I presume everyone who cares about this is already on the perl6-licenses
list, so I am taking it there, since many people do not want this on p5p.
At 1:16 -0700 2000.09.11, Russ Allbery wrote:
>Only those portions of a license that can be unambiguously relied upon are
>usable, in my opinion. I'd strongly encourage people, when working on
>software licenses, to stop thinking like programmers and start thinking
>like testers. The question you should be asking yourself when debugging a
>license is not "does this sound right" but rather "how can I break this,"
>for *exactly* the same reasons that you do the same when writing test
>cases for your code.
Fine, let's do that. Let's try to break this. :-)
> a) place your modifications in the Public Domain or otherwise make
> them Freely Available, such as by posting said modifications to Usenet
> or an equivalent medium, or placing the modifications on a major
> archive site such as uunet.uu.net, or by allowing the Copyright Holder
> to include your modifications in the Standard Version of the Package.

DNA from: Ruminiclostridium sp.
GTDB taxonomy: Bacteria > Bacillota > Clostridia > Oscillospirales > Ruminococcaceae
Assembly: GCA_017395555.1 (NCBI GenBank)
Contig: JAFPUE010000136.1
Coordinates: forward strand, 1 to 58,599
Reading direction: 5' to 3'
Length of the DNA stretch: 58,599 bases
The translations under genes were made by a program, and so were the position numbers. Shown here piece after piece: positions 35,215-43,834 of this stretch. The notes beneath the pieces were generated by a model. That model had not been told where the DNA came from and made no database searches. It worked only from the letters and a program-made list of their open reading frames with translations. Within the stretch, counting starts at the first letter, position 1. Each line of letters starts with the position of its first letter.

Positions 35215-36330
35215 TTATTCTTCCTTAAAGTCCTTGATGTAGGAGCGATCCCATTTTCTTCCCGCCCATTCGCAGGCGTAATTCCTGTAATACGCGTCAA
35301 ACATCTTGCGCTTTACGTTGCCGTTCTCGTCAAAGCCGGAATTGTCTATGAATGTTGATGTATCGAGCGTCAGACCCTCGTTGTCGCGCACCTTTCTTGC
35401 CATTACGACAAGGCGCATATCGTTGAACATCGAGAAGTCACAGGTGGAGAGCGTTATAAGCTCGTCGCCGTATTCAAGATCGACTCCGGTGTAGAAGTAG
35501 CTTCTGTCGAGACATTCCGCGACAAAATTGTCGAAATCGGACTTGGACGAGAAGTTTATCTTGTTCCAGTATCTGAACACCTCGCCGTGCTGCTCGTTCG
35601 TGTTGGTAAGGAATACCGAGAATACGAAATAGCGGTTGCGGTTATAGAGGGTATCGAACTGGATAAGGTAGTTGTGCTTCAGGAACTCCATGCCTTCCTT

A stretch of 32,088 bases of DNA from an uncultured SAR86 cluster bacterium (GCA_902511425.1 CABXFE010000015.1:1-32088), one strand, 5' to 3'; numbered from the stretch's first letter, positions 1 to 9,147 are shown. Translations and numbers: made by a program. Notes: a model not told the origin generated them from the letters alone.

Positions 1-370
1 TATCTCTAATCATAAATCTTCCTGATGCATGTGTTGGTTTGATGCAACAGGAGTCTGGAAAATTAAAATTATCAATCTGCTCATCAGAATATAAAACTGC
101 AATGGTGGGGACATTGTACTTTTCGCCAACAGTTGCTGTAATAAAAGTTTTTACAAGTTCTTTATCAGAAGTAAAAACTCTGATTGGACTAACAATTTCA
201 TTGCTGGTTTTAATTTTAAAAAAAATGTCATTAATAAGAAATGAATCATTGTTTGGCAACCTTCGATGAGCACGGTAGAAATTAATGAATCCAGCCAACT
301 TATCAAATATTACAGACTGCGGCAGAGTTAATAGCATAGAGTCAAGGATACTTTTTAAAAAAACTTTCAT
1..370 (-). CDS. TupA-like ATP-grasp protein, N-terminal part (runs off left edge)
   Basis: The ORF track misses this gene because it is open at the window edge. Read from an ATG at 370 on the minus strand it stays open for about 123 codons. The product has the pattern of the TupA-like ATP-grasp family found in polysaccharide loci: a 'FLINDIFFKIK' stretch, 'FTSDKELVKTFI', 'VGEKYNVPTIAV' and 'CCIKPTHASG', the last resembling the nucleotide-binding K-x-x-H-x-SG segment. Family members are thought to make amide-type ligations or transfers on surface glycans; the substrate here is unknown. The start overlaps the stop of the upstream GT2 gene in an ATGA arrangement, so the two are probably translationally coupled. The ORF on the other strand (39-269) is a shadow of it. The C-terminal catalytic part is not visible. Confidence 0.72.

>Public Domain is clear, but what does Freely Available really mean?
That is defined already in the license.
"Freely Available" means that no fee is charged for the item
itself, though there may be fees involved in handling the item.
It also means that recipients of the item may redistribute it
under the same conditions they received it.
I don't see how that is vague at all. Maybe you just forgot that it was
defined at the top of the license?
>Posting modifications to Usenet doesn't void your copyright; does this
>mean that you have to allow people to use your code? Free of charge?
Yes, since that is addressed under the stated definition.
>you required to let people use your code as part of a commercial package?
Not your modifications, no, you aren't. You can make a GPL'd modification
of perl and release that modification separately. I think that is quite
clear. The only burden made on you to make your modification "freely
available" is that no fee may be charged for the item itself, and that
recipients may also redistribute it under the same conditions they've
received it. You could allow, disallow, or do anything you want with your